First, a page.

WINSLOW — Amid scorching hot temperatures, Priscilla Ouellette grabbed her small dog and a phone and ran outside Friday afternoon as a fire that started on her porch quickly consumed her mobile home.

It was too late by the time firefighters began dousing the flames: The home at Pleasant Ridge Mobile Home Park off Benton Avenue was reduced to a heap of smoldering debris.

Neither firefighters nor Ouellette immediately knew what could have sparked the fire. The State Fire Marshal’s Office was going to investigate because the cause couldn’t be determined.

Ouellette, 64, said she had just started watching television after taking a nap when she smelled smoke coming through the air-conditioner. At first she thought that maybe someone was barbecuing.

But then she heard crackling.

“I thought, ‘What the hell?’ I opened the door and the end of the porch was on fire,” Ouellette said.

She grabbed her dog, Mackey, escaped without injury and called 911 at 2:58 p.m.

When firefighters arrived at Ouellette’s mobile home, lot No. 16 at the back of the park’s loop, about three-quarters of the home was consumed by flames and her 2008 Dodge Adventure was also ablaze, according to Winslow Fire Chief Dave LaFountain.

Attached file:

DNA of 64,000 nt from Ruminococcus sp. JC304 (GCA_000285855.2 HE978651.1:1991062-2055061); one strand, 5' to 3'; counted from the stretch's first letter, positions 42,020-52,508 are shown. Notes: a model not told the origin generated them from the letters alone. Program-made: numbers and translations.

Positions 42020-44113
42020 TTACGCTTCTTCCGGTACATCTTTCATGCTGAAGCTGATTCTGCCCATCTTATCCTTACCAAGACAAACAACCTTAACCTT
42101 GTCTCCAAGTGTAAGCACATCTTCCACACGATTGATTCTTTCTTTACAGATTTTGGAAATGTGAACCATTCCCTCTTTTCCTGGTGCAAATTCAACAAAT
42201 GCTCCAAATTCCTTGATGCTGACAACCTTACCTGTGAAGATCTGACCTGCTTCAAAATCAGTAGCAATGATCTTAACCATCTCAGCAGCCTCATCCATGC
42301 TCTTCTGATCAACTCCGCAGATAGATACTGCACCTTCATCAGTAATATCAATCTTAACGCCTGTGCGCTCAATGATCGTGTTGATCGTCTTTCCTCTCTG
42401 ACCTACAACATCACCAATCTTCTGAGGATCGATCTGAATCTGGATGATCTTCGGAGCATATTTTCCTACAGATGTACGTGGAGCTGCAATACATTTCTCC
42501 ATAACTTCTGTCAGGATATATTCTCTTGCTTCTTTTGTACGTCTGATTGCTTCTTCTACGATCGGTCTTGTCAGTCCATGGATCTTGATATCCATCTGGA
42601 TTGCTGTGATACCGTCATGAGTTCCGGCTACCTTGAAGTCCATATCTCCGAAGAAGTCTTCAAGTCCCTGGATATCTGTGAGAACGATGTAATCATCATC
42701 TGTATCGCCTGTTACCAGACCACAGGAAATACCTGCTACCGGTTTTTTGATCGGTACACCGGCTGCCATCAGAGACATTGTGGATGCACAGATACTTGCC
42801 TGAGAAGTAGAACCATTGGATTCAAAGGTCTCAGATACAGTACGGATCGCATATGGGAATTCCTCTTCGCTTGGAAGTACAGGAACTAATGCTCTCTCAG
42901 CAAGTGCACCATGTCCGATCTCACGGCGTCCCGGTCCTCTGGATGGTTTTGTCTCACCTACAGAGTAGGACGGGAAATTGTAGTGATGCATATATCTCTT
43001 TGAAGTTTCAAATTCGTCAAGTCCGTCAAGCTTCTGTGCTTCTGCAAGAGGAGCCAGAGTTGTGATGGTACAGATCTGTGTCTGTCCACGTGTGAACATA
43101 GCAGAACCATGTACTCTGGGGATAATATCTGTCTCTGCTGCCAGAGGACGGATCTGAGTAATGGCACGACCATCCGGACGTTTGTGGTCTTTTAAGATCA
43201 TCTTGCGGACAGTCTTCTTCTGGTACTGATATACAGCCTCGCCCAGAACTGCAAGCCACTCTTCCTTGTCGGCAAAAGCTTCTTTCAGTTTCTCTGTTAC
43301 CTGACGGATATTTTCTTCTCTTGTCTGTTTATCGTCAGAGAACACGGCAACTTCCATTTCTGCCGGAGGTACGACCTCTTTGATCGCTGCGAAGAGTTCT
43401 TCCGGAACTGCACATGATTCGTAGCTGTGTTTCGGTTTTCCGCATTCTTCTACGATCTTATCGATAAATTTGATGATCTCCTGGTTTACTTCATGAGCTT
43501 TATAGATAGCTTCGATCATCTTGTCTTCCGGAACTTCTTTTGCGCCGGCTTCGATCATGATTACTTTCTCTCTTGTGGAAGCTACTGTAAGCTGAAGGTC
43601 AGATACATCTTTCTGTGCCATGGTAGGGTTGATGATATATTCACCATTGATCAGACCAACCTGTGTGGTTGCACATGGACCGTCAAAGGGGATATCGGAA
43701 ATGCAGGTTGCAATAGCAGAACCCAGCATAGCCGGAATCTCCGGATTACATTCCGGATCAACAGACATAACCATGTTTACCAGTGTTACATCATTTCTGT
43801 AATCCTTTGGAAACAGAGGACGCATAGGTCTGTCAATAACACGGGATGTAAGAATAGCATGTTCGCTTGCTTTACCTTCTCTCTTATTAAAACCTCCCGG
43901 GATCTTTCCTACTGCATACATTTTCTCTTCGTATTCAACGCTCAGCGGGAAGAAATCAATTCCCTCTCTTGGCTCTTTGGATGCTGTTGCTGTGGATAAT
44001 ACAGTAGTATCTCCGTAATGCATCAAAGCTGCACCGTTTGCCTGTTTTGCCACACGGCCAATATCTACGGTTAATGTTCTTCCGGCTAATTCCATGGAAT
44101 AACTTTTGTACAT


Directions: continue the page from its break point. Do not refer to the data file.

More than 30 firefighters arrived from Fairfield, Waterville and Winslow, and they also noticed that an adjacent mobile home, lot No. 17, had caught fire.

“We quickly focused on number 17 to contain it,” LaFountain said. “But this trailer,” he said, motioning toward Ouellette’s, “was fully involved in five minutes.”

Ouellette and her dog took cover under a neighbor’s carport while firefighters attacked the flames. Ouellette said she had lived there for the last year and a half and said her son, Bert Ouellette, had been visiting earlier in the day.

LaFountain asked Ouellette if she had any idea how the fire had started, and all she could think is that her son had been smoking on the porch earlier in the morning, but he had since left. Her son’s motorcycle was parked outside the home as well and appeared to have been slightly scorched.

The exterior siding of the next-door home was burned off, while Ouellette’s home appeared to be destroyed. Ouellette said she has insurance.

A neighbor, Jim Bell, said he heard three explosions — it sounded like exploding gas tanks, he said — and he ran out and began spraying his hose at the grass and the surrounding area.

Bell has his own theory about what might have started the fire.

“Spontaneous combustion,” Bell said. “It’s hot. I think it was the heat.”

LaFountain said firefighters also heard the explosions, but he doesn’t think they were gas tanks, but rather gun ammunition cartridges inside the home. The cause of the fire, though unknown, appeared to be accidental, LaFountain said.

As to whether the heat could have been a factor, LaFountain said he has heard weird things before in which heat was believed to be magnified through glass prisms. Temperatures were in the 90s Friday.

“Everybody’s running air conditioners, drawing a lot of power this time of year,” LaFountain said. “This is when things get dangerous. They burn so quick.”

Scott Monroe — 861-9239

[email protected]

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